According to the housing charity Shelter, the huge demand for social housing in Salford illustrates that the council is not investing enough in affordable homes. In 2010, Shelter say, Salford council needed to build 1,327 houses to keep up with demand, though only 167 were actually delivered.

This is a problem that has been exacerbated by the ongoing recession. Rent prices are on the increase, while the coalition government plans to cut 60% – £4bn – from the affordable housebuilding budget. And though Chancellor George Osborne announced in his October comprehensive spending review that up to 150,000 affordable homes would be built by the government over the next four years, Shelter chief executive Campbell Robb says this is not enough.

“The proposed figure of up to 150,000 affordable homes over four years represent less than a third of what this country urgently requires to bring the housing system from its knees,” said Mr Robb. “The government must urgently set out its long term vision to solve our entire housing crisis or accept responsibility for the impact these policies will have on entire generations for years to come.”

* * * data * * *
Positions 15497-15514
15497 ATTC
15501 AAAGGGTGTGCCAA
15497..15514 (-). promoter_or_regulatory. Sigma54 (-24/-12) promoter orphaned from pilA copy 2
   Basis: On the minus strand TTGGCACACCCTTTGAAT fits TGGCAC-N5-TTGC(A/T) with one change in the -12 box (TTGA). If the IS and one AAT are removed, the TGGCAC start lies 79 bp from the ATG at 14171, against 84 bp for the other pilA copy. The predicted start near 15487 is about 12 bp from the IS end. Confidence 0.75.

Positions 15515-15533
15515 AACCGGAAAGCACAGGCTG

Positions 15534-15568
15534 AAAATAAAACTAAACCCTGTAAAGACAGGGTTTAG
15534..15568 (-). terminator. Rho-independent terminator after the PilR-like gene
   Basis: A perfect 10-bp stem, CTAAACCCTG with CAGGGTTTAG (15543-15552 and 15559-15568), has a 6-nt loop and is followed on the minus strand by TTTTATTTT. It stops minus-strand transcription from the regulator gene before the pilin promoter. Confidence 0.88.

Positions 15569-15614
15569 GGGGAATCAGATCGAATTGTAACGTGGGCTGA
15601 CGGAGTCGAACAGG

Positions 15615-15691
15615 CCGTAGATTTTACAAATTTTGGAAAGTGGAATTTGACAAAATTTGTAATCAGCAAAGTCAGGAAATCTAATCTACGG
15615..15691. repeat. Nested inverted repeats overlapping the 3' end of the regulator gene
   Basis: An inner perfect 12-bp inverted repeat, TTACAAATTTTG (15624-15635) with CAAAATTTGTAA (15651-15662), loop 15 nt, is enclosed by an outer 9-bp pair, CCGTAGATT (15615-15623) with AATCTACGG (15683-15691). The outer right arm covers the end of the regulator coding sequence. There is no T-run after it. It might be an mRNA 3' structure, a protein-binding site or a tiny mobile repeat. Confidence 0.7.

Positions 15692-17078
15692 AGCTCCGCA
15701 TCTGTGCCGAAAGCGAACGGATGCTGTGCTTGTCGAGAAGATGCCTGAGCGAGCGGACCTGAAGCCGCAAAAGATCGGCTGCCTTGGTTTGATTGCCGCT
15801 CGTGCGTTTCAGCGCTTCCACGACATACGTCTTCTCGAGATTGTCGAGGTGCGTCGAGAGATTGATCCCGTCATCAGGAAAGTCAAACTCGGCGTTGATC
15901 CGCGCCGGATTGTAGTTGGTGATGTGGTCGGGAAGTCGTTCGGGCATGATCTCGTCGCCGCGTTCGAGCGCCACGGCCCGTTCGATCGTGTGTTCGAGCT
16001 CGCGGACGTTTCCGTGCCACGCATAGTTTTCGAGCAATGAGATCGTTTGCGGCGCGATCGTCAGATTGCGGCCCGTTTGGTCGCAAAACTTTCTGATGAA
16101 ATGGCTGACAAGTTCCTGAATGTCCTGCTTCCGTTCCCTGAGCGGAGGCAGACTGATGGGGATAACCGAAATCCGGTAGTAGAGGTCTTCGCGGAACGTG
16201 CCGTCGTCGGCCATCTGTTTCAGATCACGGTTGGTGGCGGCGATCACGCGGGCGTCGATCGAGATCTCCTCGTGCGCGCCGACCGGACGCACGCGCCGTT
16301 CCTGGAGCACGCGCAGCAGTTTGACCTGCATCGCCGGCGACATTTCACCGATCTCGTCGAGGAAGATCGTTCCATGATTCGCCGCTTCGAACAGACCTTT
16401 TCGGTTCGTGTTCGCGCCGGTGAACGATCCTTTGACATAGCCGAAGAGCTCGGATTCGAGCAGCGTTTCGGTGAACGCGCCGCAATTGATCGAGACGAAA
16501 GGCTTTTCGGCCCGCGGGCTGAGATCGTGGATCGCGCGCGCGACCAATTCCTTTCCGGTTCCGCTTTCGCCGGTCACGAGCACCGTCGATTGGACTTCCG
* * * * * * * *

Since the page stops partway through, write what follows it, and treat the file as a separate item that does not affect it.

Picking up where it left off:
Meanwhile, as private developers continue to build new housing schemes in Salford, the city’s residents remain unhappy about both the quality of the new homes and the way they have been treated by the council. The ghostly Salford backstreets, once full of life and activity, now serve for many only as a tragic, nostalgic reminder of better days.

“We are facing difficult times,” said Salford council leader, John Merry CBE. “It is inevitable that severe budget cuts will impact on some of the services we provide, but I stand by my commitment to this city and will deliver the best possible services to people in Salford with the remaining budget available."

I wrote this piece in late 2010, not long after the comprehensive spending review was announced. It formed the basis of a report I later put together for the Big Issue magazine, in January 2011.